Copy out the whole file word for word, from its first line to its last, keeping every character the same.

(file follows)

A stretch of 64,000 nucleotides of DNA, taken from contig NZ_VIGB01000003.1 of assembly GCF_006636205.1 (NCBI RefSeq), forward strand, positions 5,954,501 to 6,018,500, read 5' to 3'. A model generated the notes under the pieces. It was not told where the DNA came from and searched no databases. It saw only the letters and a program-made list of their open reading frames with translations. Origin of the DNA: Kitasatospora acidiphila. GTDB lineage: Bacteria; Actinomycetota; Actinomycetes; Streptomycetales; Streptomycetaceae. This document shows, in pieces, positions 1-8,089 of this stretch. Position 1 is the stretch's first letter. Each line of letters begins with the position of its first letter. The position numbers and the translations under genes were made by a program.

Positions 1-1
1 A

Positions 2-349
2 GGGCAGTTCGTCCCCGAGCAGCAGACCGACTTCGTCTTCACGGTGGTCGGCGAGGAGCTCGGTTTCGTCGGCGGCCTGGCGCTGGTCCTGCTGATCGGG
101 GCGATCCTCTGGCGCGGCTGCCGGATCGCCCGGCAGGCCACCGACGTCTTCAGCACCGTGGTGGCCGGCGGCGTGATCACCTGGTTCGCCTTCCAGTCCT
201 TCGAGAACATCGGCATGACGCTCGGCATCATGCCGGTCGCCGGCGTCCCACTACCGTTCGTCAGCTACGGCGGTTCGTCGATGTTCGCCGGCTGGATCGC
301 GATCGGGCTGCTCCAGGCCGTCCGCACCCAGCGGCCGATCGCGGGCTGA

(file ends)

A stretch of 64,000 nucleotides of DNA, taken from contig NZ_VIGB01000003.1 of assembly GCF_006636205.1 (NCBI RefSeq), forward strand, positions 5,954,501 to 6,018,500, read 5' to 3'. A model generated the notes under the pieces. It was not told where the DNA came from and searched no databases. It saw only the letters and a program-made list of their open reading frames with translations. Origin of the DNA: Kitasatospora acidiphila. GTDB lineage: Bacteria; Actinomycetota; Actinomycetes; Streptomycetales; Streptomycetaceae. This document shows, in pieces, positions 1-8,089 of this stretch. Position 1 is the stretch's first letter. Each line of letters begins with the position of its first letter. The position numbers and the translations under genes were made by a program.

Positions 1-1
1 A

Positions 2-349
2 GGGCAGTTCGTCCCCGAGCAGCAGACCGACTTCGTCTTCACGGTGGTCGGCGAGGAGCTCGGTTTCGTCGGCGGCCTGGCGCTGGTCCTGCTGATCGGG
101 GCGATCCTCTGGCGCGGCTGCCGGATCGCCCGGCAGGCCACCGACGTCTTCAGCACCGTGGTGGCCGGCGGCGTGATCACCTGGTTCGCCTTCCAGTCCT
201 TCGAGAACATCGGCATGACGCTCGGCATCATGCCGGTCGCCGGCGTCCCACTACCGTTCGTCAGCTACGGCGGTTCGTCGATGTTCGCCGGCTGGATCGC
301 GATCGGGCTGCTCCAGGCCGTCCGCACCCAGCGGCCGATCGCGGGCTGA